Placebo Buttons?

A recent article suggested that many of the buttons/toggles that we experience in our daily lives...

The Development Of Social Monogamy In Mammals

Two papers published this week have proposed explanations regarding the evolution of social monogamy...

Easy Answers To World Problems

After reading another article by Alex Berezow ["The Arrogance of a Well-Fed Society"] insisting...

The Precautionary Principle Review

There is an interesting series of articles published by the Guardian discussing various aspects...

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Gerhard AdamRSS Feed of this column.

I'm not big on writing things about myself so a friend on this site (Brian Taylor) opted to put a few sentences together: Hopefully I'll be able to live up to his claims. "I thought perhaps you... Read More »

A recent article "These fish are evidence that humans aren't the only evil animals" began from the presumption that these fish were intentionally injuring others to avoid predation against themselves.

One problem with this article was the initial silly use of terms like "evil" or "selfish" when clearly that is not what this behavior involved.  As mentioned in the paper, there is nothing cognitively intentional about this behavior so to assign these terms is just more sensationalist nonsense.
By now everyone is familiar with some of the more controversial topics in policy discussions featuring scientific topics, so that GMO foods or climate change are readily recognized as "hot button" items.  Without getting into those discussions, one of the arguments that is often made against a particular position is that the data is wrong, or that scientists are doing something wrong.  In effect, the implication is that science has been known to be wrong in the past and therefore we can expect that it could be wrong in its assertions now.
There was a recent article discussing the observation of death and the chimpanzeesattitude towards it.

Of course, this gave rise to the usual round of questions and points regarding human interpretations of these actions and raised the question of anthropomorphism.  Yet, this was precisely one of the more absurd elements that was involved in these discussions.
Why is it that so many scientific stories seem intent on debunking and end by demonstrating that they are just rehashing opinions and have no actual data?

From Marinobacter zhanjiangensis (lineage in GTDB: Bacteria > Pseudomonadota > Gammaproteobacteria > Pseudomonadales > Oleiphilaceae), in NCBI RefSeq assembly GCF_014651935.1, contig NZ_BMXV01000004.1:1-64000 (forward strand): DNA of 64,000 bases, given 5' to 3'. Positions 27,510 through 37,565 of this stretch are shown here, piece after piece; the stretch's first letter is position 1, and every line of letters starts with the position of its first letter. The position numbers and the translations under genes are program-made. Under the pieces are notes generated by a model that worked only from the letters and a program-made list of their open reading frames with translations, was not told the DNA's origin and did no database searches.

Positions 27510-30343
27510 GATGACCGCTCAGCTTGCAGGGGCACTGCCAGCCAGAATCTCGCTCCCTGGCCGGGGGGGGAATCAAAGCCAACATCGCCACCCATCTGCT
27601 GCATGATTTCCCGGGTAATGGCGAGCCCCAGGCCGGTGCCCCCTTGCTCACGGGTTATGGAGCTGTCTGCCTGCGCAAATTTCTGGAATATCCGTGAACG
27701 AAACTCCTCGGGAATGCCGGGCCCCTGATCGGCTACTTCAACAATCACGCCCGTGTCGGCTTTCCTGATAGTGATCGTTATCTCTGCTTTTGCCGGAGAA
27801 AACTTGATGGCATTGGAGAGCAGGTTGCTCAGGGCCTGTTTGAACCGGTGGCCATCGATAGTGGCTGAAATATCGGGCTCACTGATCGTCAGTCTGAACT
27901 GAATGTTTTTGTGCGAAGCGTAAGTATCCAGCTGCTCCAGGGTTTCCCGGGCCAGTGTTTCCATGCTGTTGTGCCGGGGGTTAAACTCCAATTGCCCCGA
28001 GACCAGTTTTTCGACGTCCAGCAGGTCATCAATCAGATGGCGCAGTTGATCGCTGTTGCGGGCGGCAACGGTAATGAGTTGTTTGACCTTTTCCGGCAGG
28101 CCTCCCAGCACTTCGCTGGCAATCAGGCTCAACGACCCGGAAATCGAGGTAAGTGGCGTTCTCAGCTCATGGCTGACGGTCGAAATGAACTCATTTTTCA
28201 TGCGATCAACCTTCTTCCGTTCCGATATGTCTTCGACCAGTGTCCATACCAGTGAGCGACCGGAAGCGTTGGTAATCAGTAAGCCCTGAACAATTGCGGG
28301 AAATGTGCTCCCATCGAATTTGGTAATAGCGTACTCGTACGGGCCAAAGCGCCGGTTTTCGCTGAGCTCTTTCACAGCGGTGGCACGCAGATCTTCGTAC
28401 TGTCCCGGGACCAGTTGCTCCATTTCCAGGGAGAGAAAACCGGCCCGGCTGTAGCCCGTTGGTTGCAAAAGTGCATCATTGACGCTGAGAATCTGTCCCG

A recent article purported to debunk the story of the Candiru, which supposedly would be attracted to urine in the water and swim up the urethra to anchor itself into a penis to suck the host's blood.
The candiru, apparently cannot get back out of a human host, and cannot be removed because of the spines – so this little fish does horrendous damage, leading to laceration, hemorrhage, bladder destruction, penis amputation, even death!
In several posts the question of biological costs is invariably mentioned in discussing evolution.  These costs are normally of the metabolic or fitness type.  Metabolic costs are associated with the existence of a particular trait and the energy necessary for the trait's existence, while fitness costs are those that have an impact on the organism's ability to survive and reproduce (1).

In most instances, these concepts are taken from economic analogies, yet, like economics, the concept of cost is meaningless without a context.  The two defining elements that must be considered are value and affordability.
Increasingly one can't help but notice the tone of many of today's hot button science topics have decidedly left the realm of science and become firmly entrenched in advocacy.  My choice of discussion is Genetically Modified Organisms (GMO) foods.

While I don't intent to pick on Steve Savage, since he is clearly a very knowledgeable individual, I couldn't help but be struck by his recent article which seemed to cross far over the line into advocacy.  Moreover, I certainly don't intend to impugn anything about Steve as anything other than that we have a disagreement on this topic.